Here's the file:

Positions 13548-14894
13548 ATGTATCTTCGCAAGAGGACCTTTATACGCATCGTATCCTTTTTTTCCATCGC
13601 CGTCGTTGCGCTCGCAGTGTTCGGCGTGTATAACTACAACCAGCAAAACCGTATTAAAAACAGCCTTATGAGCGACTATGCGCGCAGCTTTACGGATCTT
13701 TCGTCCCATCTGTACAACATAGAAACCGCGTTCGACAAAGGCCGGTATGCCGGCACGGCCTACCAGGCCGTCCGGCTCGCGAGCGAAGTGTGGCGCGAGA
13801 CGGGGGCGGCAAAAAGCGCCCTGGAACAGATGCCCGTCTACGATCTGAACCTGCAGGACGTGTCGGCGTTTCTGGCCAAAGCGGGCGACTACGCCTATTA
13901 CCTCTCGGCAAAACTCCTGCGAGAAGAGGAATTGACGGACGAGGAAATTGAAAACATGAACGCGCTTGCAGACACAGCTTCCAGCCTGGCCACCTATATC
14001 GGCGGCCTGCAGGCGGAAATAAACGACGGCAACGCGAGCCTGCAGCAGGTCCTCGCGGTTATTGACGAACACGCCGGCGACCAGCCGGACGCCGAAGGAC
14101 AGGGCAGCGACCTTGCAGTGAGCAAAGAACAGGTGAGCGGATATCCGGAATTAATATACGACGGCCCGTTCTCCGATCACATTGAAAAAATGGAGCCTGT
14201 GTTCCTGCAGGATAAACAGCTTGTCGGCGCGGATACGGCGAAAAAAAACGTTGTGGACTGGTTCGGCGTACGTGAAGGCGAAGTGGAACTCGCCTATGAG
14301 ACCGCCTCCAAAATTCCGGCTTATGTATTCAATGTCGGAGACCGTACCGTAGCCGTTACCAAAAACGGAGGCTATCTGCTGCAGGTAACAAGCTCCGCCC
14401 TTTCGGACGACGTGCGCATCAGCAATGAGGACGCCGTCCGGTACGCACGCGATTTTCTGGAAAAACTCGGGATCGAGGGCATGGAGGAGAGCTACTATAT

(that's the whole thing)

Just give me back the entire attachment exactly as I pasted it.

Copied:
Positions 13548-14894
13548 ATGTATCTTCGCAAGAGGACCTTTATACGCATCGTATCCTTTTTTTCCATCGC
13601 CGTCGTTGCGCTCGCAGTGTTCGGCGTGTATAACTACAACCAGCAAAACCGTATTAAAAACAGCCTTATGAGCGACTATGCGCGCAGCTTTACGGATCTT
13701 TCGTCCCATCTGTACAACATAGAAACCGCGTTCGACAAAGGCCGGTATGCCGGCACGGCCTACCAGGCCGTCCGGCTCGCGAGCGAAGTGTGGCGCGAGA
13801 CGGGGGCGGCAAAAAGCGCCCTGGAACAGATGCCCGTCTACGATCTGAACCTGCAGGACGTGTCGGCGTTTCTGGCCAAAGCGGGCGACTACGCCTATTA
13901 CCTCTCGGCAAAACTCCTGCGAGAAGAGGAATTGACGGACGAGGAAATTGAAAACATGAACGCGCTTGCAGACACAGCTTCCAGCCTGGCCACCTATATC
14001 GGCGGCCTGCAGGCGGAAATAAACGACGGCAACGCGAGCCTGCAGCAGGTCCTCGCGGTTATTGACGAACACGCCGGCGACCAGCCGGACGCCGAAGGAC
14101 AGGGCAGCGACCTTGCAGTGAGCAAAGAACAGGTGAGCGGATATCCGGAATTAATATACGACGGCCCGTTCTCCGATCACATTGAAAAAATGGAGCCTGT
14201 GTTCCTGCAGGATAAACAGCTTGTCGGCGCGGATACGGCGAAAAAAAACGTTGTGGACTGGTTCGGCGTACGTGAAGGCGAAGTGGAACTCGCCTATGAG
14301 ACCGCCTCCAAAATTCCGGCTTATGTATTCAATGTCGGAGACCGTACCGTAGCCGTTACCAAAAACGGAGGCTATCTGCTGCAGGTAACAAGCTCCGCCC
14401 TTTCGGACGACGTGCGCATCAGCAATGAGGACGCCGTCCGGTACGCACGCGATTTTCTGGAAAAACTCGGGATCGAGGGCATGGAGGAGAGCTACTATAT